Robert Mueller announces resignation as he states charging Trump was never an option
US Special Counsel Robert Mueller said on Wednesday his investigation into Russia's interference in the 2016 election was never going to end with criminal charges against President Donald Trump and indicated it was up to the House of Congress to decide if impeachment proceedings are justified.
In his first public comments since starting the investigation in May 2017, Mueller said Justice Department policy prevented him from bringing charges against a sitting president, telling reporters it was "not an option we would consider."
But he also said his two-year investigation did not clear Trump of improper behavior and pointed out there were other ways to hold presidents accountable.
"The Constitution requires a process other than the criminal justice system to formally accuse a sitting President of wrongdoing," Mueller said as he announced his resignation from the US Justice Department.
Democrats in Congress are debating whether to try to move ahead with impeachment, an effort that is almost certain to fall short in the Republican-controlled Senate.
The White House and several top Republicans said it was time to move on to other matters, while several Democratic presidential candidates called for impeachment.
"What Robert Mueller basically did was return an impeachment referral," Senator Kamala Harris said on Twitter.
A redacted version of Mueller's report was published in April, concluding that Russia repeatedly interfered in the 2016 election and that Trump's election campaign had multiple contacts with Russian officials, but did not establish a criminal conspiracy with Moscow to win the White House.
Mueller's report declined to make a judgment on whether Trump obstructed justice, although it outlined 10 instances in which Trump tried to have Mueller fired or otherwise impede the investigation.
"If we had confidence that the president clearly did not commit a crime, we would have said so," Mueller said. "We did not, however, make a determination as to whether the president did commit a crime."
Matthew Jacobs, a former federal prosecutor, said he thought Mueller was "saying in his own way that a crime was committed."
A source close to Trump said the Mueller statement amounted to a "bad day for the home team."
"Mueller’s statement today was a direct assault on the president," said the source, who spoke on condition of anonymity. "And it will only empower the Democrats to be bolder and more aggressive in their move to impeach him."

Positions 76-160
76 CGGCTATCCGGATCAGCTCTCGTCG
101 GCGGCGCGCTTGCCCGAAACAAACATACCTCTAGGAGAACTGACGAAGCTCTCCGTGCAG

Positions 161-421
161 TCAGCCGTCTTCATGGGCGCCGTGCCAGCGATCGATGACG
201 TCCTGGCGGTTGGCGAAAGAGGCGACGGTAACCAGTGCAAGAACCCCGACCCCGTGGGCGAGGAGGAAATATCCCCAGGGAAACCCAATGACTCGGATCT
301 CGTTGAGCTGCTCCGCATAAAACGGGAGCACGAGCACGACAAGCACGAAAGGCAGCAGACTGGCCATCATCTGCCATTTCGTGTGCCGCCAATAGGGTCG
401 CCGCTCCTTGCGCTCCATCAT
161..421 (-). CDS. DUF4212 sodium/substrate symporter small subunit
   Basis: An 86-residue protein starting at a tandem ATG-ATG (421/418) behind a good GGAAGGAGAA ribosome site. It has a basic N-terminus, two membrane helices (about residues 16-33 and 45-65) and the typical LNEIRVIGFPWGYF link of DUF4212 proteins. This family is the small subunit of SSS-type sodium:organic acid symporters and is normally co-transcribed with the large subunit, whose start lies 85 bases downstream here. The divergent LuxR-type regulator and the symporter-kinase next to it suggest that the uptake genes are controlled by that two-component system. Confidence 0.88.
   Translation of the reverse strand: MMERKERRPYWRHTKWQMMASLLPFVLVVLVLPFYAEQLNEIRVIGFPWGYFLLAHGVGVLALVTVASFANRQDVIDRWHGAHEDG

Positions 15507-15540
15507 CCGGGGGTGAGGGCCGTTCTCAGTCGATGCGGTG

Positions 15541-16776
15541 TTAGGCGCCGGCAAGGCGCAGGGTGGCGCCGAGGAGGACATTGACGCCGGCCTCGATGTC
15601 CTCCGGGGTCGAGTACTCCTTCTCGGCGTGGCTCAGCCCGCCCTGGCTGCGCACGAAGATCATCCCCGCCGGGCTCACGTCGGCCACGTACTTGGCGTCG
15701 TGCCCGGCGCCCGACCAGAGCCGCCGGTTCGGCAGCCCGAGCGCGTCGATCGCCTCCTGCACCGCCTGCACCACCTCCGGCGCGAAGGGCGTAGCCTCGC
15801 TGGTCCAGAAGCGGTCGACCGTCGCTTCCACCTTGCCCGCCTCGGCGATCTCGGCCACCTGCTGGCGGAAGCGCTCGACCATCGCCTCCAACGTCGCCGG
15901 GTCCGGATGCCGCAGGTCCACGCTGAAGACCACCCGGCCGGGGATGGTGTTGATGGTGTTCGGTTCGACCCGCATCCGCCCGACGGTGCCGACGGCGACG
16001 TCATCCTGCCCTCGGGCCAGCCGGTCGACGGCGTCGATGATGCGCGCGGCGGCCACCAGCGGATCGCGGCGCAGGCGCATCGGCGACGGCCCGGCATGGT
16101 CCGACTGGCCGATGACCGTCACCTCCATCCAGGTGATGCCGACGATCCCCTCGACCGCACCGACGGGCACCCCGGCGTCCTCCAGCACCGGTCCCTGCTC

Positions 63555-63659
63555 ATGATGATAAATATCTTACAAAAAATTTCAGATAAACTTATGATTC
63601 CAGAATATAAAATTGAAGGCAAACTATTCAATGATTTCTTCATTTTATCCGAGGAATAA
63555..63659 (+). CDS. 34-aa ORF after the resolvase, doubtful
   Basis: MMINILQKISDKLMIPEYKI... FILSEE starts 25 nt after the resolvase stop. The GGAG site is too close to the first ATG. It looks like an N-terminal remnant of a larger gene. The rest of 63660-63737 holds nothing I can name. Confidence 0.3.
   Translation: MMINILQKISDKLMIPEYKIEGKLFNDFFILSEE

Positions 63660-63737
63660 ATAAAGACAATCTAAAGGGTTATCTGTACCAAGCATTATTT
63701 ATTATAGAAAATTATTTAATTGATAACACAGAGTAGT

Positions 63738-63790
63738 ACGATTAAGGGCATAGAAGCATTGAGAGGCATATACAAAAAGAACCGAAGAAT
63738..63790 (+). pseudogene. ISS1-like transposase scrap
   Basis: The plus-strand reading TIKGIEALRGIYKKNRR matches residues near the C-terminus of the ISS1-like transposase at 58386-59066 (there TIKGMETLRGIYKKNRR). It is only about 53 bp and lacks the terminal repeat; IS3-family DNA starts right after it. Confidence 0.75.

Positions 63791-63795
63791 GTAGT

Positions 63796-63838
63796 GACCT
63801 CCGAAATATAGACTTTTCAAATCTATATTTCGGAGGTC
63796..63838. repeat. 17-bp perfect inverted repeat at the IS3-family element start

Trump, who has repeatedly denounced Mueller's investigation as a "witch hunt" and "hoax" meant to hobble his presidency, still took to Twitter to say the matter was settled.
"Nothing changes from the Mueller Report," he said. "There was insufficient evidence and therefore, in our Country, a person is innocent. The case is closed! Thank you."
Mueller, who headed the FBI from 2001 to 2013, said he would not elaborate beyond what was contained in his 448-page report, signaling to Democrats that he was unlikely to provide them more ammunition for impeachment if he were to testify to a congressional committee. He said his office is formally closing its doors and he is now returning to life as a private citizen.
"Beyond what I've said here today and what is contained in our written work, I do not believe it is appropriate for me to speak further," he said.
He did not take questions after making his statement.
House Judiciary Committee chairman Jerrold Nadler, who is pressing to get Mueller to testify, did not say whether or not he would file impeachment charges.
"It falls to Congress to respond to the crimes, lies and other wrongdoing of President Trump – and we will do so," he said.
The committee's top Republican, Representative Doug Collins, said relitigating Mueller's findings would only divide the country. "It is time to move on from the investigation and start focusing on real solutions for the American people," he said.
Only one Republican so far, Representative Justin Amash, has said Trump has committed impeachable offenses. "The ball is in our court, Congress," he said on Twitter.
Mueller's investigation ensnared dozens of people, including several top Trump advisers and a series of Russian nationals and companies.
Among them are his former campaign chairman, Paul Manafort, who is serving 7 1/2 years in prison for financial crimes and lobbying violations, and his former personal lawyer, Michael Cohen, who recently began a three-year sentence for campaign-finance violations and lying to Congress.
Since the report's release, Democratic lawmakers have tried without success to get the unredacted report and underlying evidence.
Barr now is leading a review of the origins of the Russia investigation in what is the third known inquiry into the FBI's handling of the matter. Trump harbors suspicions that the Democratic administration of President Barack Obama started the investigation in 2016 to undermine his presidency.
Mueller said the prosecutors, FBI agents, analysts and others who worked with him were "of the highest integrity."